The third photograph (which you have seen before) shows the road with NO saftey barriers or similar "edge markings", in some places a sheer drop down into the valley below.

 335670133_ColduGalibier2645ft_789.thumb.jpg.d30f61bf82f76431f5f7309a6c1e6901.jpg1539249550_FullColduGalibierBruce_2026.thumb.jpg.9ec339090095d98029c2febf26229eee.jpg

Edited by oldcar (see edit history)

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I am sorry to be dragging up all this old stuff but right now there is nothing happening with my car still stuck in England and the whole GEAR BOX saga starting to give me the irrits!

Even when the car finally does arrive home I will have to start taking it apart. To make it worse I have spent a bucket full of money and have absolutely nothing to show for it. Added to that I have had three months driving around in a "Modern European SUV" that I absolutely hated. I have said else-where "The most dangerous vehicle I have ever had the misfortune to drive."

 

Bj.

 

69783

Edited by oldcar (see edit history)

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OK! A "couple of days" have passed and 35 people have looked in at this thread but sadly no one has anything to add or say.

It would seem as though I am boring most of you, so perhaps someone can tell me "Why do I bother?"  My Lagonda Rapier will not be returning to Australia until some time in December so I will probably have nothing more to add until then.  EVEN SO there is a chance that It may not return at all but go off to a new owner "as Is".

 

EXPRESSIONS OF INTEREST (Offers) ARE INVITED re the purchase of my 1934/5 Lagonda Rapier, Eagle (replica) Two Seater. Original UK Reg KG 5363. Highly developed 1500cc engine. Gearbox only recently fully rebuilt in Germany by Preselector Specialist Peter Meyer (Currently not working).  Old English Ivory with dark green wheels. Excellent dark green, English hide, upholstery, good hood and tonneau cover. No side screens. Some minor work required on body. i.e. a small dent in RH rear mudguard, some cracking in aluminium. 5 Excellent Michelin (Super Comfort) tyres on 17 in wheels*, three additional part worn spares. Mine since 1978 and used extensively both in Australia and on regular (five yearly) visits to UK and Europe since 1984. A small selection of useful spares including a spare ENV 75 gearbox.Car is currently still in the UK waiting shipment back to Australia.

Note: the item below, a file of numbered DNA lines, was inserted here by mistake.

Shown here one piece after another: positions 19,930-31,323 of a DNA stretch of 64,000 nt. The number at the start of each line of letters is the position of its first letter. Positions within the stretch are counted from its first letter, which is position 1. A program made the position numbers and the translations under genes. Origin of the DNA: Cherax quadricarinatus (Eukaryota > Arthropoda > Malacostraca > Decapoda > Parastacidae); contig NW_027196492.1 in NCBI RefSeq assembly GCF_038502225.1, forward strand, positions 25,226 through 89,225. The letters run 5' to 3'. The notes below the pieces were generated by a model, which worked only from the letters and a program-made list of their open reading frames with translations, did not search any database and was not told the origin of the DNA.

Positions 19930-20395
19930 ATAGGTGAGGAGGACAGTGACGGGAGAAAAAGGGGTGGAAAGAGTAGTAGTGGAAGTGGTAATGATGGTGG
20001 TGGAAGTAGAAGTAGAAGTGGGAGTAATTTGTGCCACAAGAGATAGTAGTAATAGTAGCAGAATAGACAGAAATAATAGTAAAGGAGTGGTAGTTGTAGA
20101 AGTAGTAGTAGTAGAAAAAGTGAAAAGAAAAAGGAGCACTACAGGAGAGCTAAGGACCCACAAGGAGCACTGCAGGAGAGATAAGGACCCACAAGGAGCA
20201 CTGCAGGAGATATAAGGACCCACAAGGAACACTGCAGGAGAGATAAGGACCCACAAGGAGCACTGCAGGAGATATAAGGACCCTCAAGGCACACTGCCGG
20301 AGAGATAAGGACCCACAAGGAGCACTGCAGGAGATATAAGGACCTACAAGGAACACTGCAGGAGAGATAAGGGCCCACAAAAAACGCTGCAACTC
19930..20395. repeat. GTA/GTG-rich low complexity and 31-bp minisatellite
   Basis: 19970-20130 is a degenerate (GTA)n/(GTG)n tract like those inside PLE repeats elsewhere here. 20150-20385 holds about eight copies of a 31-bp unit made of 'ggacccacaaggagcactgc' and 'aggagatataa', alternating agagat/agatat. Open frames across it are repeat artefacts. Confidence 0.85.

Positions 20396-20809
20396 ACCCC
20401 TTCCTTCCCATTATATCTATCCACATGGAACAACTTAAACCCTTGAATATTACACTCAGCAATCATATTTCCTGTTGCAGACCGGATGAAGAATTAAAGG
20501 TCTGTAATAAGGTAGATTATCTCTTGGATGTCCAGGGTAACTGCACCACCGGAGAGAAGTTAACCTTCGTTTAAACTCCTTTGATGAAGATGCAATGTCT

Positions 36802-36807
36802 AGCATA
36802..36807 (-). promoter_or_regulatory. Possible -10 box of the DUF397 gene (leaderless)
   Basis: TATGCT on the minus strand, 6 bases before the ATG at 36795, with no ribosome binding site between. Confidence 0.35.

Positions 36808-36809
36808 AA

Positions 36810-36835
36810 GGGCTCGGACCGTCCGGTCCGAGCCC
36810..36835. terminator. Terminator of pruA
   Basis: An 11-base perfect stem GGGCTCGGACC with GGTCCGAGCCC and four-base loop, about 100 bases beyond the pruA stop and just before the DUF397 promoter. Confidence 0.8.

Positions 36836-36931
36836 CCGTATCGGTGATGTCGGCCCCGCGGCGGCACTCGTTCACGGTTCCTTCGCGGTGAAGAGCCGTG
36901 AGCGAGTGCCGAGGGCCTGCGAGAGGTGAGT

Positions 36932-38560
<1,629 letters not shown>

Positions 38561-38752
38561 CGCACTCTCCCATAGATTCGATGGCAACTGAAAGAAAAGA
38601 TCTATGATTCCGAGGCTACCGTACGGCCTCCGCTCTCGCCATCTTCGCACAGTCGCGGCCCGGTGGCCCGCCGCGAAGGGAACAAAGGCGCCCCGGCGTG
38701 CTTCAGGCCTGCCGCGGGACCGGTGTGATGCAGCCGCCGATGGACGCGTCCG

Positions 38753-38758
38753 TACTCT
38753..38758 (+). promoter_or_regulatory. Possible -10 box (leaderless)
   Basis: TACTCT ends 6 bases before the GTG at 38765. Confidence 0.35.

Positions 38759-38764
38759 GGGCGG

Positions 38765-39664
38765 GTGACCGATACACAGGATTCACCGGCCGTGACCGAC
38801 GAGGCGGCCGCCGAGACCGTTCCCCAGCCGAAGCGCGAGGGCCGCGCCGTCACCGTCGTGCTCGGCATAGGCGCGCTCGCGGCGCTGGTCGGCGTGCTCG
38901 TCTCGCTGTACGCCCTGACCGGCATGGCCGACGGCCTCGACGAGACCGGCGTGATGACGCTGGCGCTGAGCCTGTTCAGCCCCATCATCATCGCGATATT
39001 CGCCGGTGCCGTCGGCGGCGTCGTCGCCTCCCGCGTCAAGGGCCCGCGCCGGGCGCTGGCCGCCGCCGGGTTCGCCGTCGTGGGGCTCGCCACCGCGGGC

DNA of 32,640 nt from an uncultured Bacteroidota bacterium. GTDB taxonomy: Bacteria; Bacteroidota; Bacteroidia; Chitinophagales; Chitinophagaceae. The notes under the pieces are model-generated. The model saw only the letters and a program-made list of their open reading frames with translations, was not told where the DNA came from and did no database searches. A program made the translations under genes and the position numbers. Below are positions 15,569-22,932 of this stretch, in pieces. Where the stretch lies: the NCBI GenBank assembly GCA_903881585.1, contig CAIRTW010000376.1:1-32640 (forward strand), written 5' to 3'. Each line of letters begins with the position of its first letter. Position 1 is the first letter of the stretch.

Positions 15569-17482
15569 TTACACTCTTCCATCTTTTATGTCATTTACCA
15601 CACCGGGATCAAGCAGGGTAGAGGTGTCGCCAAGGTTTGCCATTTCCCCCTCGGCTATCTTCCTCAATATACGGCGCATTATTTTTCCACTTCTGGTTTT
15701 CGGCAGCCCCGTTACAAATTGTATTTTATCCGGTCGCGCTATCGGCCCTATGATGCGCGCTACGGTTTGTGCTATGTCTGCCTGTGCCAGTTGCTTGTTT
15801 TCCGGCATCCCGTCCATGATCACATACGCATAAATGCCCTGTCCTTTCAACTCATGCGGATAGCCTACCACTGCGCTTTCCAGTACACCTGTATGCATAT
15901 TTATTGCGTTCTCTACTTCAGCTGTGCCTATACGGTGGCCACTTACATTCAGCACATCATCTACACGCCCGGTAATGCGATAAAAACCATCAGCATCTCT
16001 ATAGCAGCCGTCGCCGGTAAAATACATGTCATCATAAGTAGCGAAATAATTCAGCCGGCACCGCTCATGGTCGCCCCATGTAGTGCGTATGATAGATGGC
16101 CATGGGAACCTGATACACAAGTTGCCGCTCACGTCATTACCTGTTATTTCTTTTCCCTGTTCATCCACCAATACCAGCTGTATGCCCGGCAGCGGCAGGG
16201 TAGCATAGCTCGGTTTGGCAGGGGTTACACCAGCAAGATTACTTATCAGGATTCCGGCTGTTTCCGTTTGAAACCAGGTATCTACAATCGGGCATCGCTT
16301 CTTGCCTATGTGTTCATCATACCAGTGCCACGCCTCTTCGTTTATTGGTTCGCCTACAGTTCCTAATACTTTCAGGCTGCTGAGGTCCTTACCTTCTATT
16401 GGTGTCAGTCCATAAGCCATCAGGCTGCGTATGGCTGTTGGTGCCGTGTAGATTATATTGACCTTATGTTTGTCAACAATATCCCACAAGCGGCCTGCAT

Available in Australia early December. * N.B. 17 inch wheels are now the preferred size for all (UK) VSCC competition. Rear luggage rack quickly and easily removable. E Mail for extensive folio of photographs and detail description.

Bernie Jacobson. <twooldlags@gmail.com> +61 3 9842 5808.
 
 
DSCN6014.thumb.jpg.5cf054930892fb011063e34854dc4491.jpgDSCN6015.thumb.jpg.2e8d1a9792d6357bdd7434cd3e46ed4b.jpgDSCN6016.thumb.jpg.0cb68312b6957905f9953afa4dbf428b.jpgDSCN6018.thumb.jpg.f806f3216fc6d76248af429348998e73.jpg
 

 

Edited by oldcar (see edit history)

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Going back to an earlier discussion regarding suitable oils for Preselector gearboxes. I had previously stated theat I have for some years now used the same oil as I used in my Lagonda's engine. Penrite HPR 30 in winter and 40 in summer. Having now discovered a 5 litre bottle hiding in my garage I can give you the relevant information.

Penrite do not use any "Friction Modifiers" in their engine oil. They do use a small percentage a "Zinc Rich" additive as protection against  "wear, corrosion,  oil oxidation and  sludge formation". This is very little different to the earlier HPR range of engine oils and in my opinion still suitable for use in my Lagonda's gearbox. 

I earnestly believe that the use of this oil in my gearbox would NOT have had any detrimental effect on the gearboxes ability to transmit drive to the rear wheels.

I will be continuing to use the same oil in both the engine and gearbox for the Lagonda once it returns to Australia and I have back in driveable condition.

The Good news is that provided there are no more hold-ups, the Lagonda should now be back in Australia (and home) by "mid November".

For anyone interested I have attached a scan of the back label from a current 5 Litre oil container.  Unfortunately for the shipping watchers, I do not have a name of a Vessel as yet.

Bj.

1772193595_PenriteBacklabel.thumb.jpeg.bea7e1feb718b865618db06b9e7ed710.jpeg

Edited by oldcar (see edit history)